At present, Sweden has 4 integrated monitoring (IM) sites that are part of a European network on integrated monitoring with an extensive measurement program. One of these sites, Gammtratten, situated in central Västerbotten, monitors several variables. This program is part of the International Cooperative Programme (ICP) on Integrated Monitoring (IM) of Air Pollution Effects on Ecosystems In Sweden there are three IM-sites, out of which Gammtratten in northern Sweden is one. The IM program at Gammtratten is performed by a consortium including IVL, SGU and SLU-EA. Basically there are three types of monitoring at the IM-sites, viz. Climatic, Chemical and Biological observations. Below is a list of the different analysis programs Air Concentration: SO2, NO2 Bulk deposition: pH, Cond, NO3-N, NH4-N, SO4-S, CL, Ca, Mg, Na, K, (Cu, Pb, Zn, Cd, Hg, MetylHg, Cr, Ni, Co, V, As) Throughfall: pH, Cond, NO3-N, NH4-N, SO4-S, CL, Ca, Mg, Na, K, (Cu, Pb, Zn, Cd, Hg, MetylHg, Cr, Ni, Co, V, As) Soil water: pH, Cond, tot-N, org-N, NO3-N, NH4-N, Tot-P, PO4-P, DOC, SO4-S, CL, Alk, Ca, Mg, Na, K, Al, Al-tot, Al-org, Al-inorg, Fe, Mn, Cu, Pb, Zn, Cd, Hg, MetylHg, Cr, Ni, Co, V, As Groundwater: All years: pH, Cond, Si, NO3-N+NO2-N, NH4-N, PO4-P, TOC, SO4-S, CL, Alk/acidity, Ca, Mg, Na, K, Al, Fe, Mn, Cu, Pb, Zn, Cd, and some years also Hg, Metyl-Hg, Cr, Ni, Co, V, As Stream water: All years pH, Cond, NO3-N, NH4-N, PO4-P, TOC, SO4-S, CL, Alk/acidity, tot-N, tot-C, Ca, Mg, Na, K, Al, Fe, Mn, runoff volume and some years also Hg, Metyl-Hg, Cu, Pb, Zn, Cd and labile Al. Soil chemistry: pH in water extracts, exchange acidity, exchangeable Ca, Mg, Na, K, Al, Mn, and Fe, base saturation and total content of C, N, P, S, Cu, Zn, Pb, Cd and Hg Litter fall: Amount of litter (dw per unit area), total P, C, N, and S, K, Ca, Mg, Na, Al, Mn, Fe and during special years also Cu, Zn, Pb, Cd, Hg Litter decomp.: Dry weight loss from standard needles of Scots pine Soil respiration: CO2 -evolution per hour at 20oC, pH, Pb, Cd, Hg in OF-layer Understorey veg.: Field vegetation: Species, coverage, fertility, trees: speecies, coordinates, dbh, heiight, vitality. Down logs and stumps: species, dbh, degree of decomposition Needle chemistry: Total-P, tot-C, tot-N, and tot-S, K, Ca, Mg, Na, Al, Mn, Fe, Cu, Zn, Pb, Cd, Hg, arginin Biomass: Biomass, tot-C, tot-N, tot-P, K, Ca, Mg, Fe, Mn, Zn, Cu, B Forest injuries: Needle loss, dicolouring of needles, other injuries, tree class Simulated water balance: Precipitation, Evaporation, Runoff, Soil water, Snow Network type: integrated monitoring

Climate Ecosystems Environmental management
5. Sweden National Forest inventory (RIS-RT)

The sample plot-based national forest inventory (RIS-RT) has been a continuous activity at SLU (and the forest research organizations existing before SLU) since 1923. All Sweden is included except the subalpine birch forest along the mountain chain. The national forest inventory is part of Sweden’s official statistics and is maintained by the Department of Forest Resource Management (SLU-FRM). The sampling strategy combines random and fixed plots and covers the country every 5 years. Each year around 10 000 sample plots are field surveyed nationwide. Approximately 200 variables are recorded for each plot.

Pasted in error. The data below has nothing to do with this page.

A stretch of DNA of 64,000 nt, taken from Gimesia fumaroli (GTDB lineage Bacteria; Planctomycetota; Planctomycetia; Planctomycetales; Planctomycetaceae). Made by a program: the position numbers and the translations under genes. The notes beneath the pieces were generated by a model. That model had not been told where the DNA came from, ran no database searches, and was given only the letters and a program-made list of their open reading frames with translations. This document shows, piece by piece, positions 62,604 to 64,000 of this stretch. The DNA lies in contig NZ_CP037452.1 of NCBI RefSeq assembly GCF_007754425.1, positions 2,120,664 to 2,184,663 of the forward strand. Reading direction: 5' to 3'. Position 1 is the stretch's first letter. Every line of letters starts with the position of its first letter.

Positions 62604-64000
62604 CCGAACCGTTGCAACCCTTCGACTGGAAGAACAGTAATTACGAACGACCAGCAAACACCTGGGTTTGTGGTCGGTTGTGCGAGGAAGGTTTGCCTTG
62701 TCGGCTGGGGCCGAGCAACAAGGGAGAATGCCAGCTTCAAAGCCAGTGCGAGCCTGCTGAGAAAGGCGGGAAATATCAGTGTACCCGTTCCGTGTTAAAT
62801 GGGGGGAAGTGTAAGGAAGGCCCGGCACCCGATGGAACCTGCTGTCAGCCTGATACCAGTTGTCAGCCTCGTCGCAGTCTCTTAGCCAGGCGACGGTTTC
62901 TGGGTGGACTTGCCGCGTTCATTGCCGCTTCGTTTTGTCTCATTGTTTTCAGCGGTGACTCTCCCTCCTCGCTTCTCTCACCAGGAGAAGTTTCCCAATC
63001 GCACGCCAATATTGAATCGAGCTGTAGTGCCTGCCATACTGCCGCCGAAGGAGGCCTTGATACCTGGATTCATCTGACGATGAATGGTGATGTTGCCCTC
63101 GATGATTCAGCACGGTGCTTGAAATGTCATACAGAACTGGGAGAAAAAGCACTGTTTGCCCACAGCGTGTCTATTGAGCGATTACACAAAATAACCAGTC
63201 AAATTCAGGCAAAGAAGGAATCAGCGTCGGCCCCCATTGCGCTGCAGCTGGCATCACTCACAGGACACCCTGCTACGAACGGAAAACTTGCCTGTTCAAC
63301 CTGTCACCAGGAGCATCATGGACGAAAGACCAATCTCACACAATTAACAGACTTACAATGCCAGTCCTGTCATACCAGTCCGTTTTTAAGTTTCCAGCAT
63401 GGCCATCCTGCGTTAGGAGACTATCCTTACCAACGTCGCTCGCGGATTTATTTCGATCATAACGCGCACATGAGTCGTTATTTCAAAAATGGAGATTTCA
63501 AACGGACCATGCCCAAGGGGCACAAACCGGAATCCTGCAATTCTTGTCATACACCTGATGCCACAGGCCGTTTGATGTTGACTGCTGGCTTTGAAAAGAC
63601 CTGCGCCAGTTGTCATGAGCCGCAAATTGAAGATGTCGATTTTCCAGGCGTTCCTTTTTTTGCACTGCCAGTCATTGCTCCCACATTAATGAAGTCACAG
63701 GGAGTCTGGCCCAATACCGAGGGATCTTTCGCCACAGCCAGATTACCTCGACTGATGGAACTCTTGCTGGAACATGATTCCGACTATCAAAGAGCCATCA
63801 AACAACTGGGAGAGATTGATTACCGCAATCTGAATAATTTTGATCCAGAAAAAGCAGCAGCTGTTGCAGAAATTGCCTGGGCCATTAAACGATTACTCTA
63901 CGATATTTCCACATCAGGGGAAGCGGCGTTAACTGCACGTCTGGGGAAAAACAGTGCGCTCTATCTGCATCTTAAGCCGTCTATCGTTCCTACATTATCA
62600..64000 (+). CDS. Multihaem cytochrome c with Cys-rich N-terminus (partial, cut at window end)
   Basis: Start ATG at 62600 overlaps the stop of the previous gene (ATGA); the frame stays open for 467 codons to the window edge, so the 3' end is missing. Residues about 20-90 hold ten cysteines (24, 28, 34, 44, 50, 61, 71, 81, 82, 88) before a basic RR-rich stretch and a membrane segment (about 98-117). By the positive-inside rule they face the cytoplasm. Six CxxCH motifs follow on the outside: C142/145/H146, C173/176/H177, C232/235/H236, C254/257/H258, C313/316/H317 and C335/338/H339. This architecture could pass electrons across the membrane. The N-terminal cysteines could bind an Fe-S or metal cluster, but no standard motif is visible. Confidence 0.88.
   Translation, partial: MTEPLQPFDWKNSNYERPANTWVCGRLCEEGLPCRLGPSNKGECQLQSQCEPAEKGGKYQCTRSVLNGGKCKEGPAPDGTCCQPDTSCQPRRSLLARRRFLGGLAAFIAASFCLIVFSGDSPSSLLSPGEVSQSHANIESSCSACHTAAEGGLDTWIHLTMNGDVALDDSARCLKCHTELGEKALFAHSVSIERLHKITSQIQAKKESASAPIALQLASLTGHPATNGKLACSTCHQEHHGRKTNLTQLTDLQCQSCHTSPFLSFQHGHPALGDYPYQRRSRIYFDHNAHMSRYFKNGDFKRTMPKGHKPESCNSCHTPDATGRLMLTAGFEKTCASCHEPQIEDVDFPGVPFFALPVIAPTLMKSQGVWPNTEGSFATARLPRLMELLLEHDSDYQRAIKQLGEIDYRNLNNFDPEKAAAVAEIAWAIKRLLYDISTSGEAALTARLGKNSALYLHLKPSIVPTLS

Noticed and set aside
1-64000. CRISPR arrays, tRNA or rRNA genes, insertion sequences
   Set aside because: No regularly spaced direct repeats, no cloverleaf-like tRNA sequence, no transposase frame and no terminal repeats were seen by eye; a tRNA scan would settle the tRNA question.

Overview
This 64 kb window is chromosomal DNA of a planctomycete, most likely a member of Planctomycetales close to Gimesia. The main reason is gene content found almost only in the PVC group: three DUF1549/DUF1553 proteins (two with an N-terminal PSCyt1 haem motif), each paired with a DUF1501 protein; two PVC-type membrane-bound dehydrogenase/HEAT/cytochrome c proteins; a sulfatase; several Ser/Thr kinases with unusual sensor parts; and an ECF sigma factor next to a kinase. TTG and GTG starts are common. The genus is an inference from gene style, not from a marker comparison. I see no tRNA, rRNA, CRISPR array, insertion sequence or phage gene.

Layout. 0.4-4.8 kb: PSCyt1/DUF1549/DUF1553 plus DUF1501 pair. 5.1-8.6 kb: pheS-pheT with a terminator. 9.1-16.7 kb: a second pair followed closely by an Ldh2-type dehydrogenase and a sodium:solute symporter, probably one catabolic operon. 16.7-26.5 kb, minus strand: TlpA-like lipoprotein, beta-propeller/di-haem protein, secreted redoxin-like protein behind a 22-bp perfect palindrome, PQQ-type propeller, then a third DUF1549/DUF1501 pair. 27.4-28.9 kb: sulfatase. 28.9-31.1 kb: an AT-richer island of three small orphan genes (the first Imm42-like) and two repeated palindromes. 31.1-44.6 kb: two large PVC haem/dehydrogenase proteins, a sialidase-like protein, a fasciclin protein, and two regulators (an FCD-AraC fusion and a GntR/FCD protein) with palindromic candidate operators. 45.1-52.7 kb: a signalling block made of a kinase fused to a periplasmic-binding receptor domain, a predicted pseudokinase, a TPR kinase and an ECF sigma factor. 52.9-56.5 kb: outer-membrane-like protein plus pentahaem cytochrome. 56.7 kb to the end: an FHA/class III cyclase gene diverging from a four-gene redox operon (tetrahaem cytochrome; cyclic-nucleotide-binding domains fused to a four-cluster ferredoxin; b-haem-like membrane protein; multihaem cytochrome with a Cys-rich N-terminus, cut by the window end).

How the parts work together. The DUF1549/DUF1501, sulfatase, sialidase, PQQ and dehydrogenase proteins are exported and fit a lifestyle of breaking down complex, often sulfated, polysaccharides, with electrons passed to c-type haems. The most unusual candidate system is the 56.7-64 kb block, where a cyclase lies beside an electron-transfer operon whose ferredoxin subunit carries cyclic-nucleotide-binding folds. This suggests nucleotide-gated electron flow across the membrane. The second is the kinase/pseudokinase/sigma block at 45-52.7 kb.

Ecosystems Environmental management
6. ICP Forest Program in Sweden

At present, Sweden has 4 integrated monitoring (IM) sites that are part of a European network on integrated monitoring with an extensive measurement program. One of these sites, Gammtratten, situated in central Västerbotten, monitors several variables (Table 4, #3.2). SGU conducts groundwater sampling at 3 of the sites. In total, 18 stations are sampled 4 times per year. A program for comprehensive information on the state of forests in Europe was launched 1985 in response to acid deposition and fear of forest decline. The program was named the European ICP-Forest Program (International Co-operative Program on Assessment and Monitoring of Air Pollution Effects on Forests operating under the UNECE Convention on Long-range Transboundary Air Pollution, Table 6, #5). ICP-Forest monitors forest conditions in Europe and operates at two levels of intensity. Level I is a systematic 16 km by 16 km transnational grid having around 6 000 observation plots in Europe. Level II is comprised of around 800 sites in selected forests throughout Europe with more intense observations. The Level I measurements consist of three parts: crown condition assessment, soil condition assessment, and foliar survey. The crown condition assessment includes the degree of defoliation, discoloring, and damage visible on trees. The soil condition assessment addresses possible nutrient imbalances caused by, e.g. acid deposition. The foliar survey assesses foliar nutrient concentrations, because changes in environmental conditions may affect foliar nutrient concentrations. The Swedish contribution is made by the national forest inventory (SLU-FRM), which estimates the degree of crown defoliation and discoloring on 700 permanent plots around the country. The Swedish Forest Agency (SST) organizes the Level II observational plots. They manage a program with more than 200 permanent plots throughout Sweden, on which they estimate forest vitality (several measures), forest growth, soil chemistry, and field vegetation. Of these plots, 100 are connected to the international network, and 20 are north of 60°N. Foliage chemistry is determined on 100 plots, deposition and soil water chemistry on 50 plots, air quality on 25 plots, and climate on 14 plots. The sampling intensity varies from once in 5 years to once per hour depending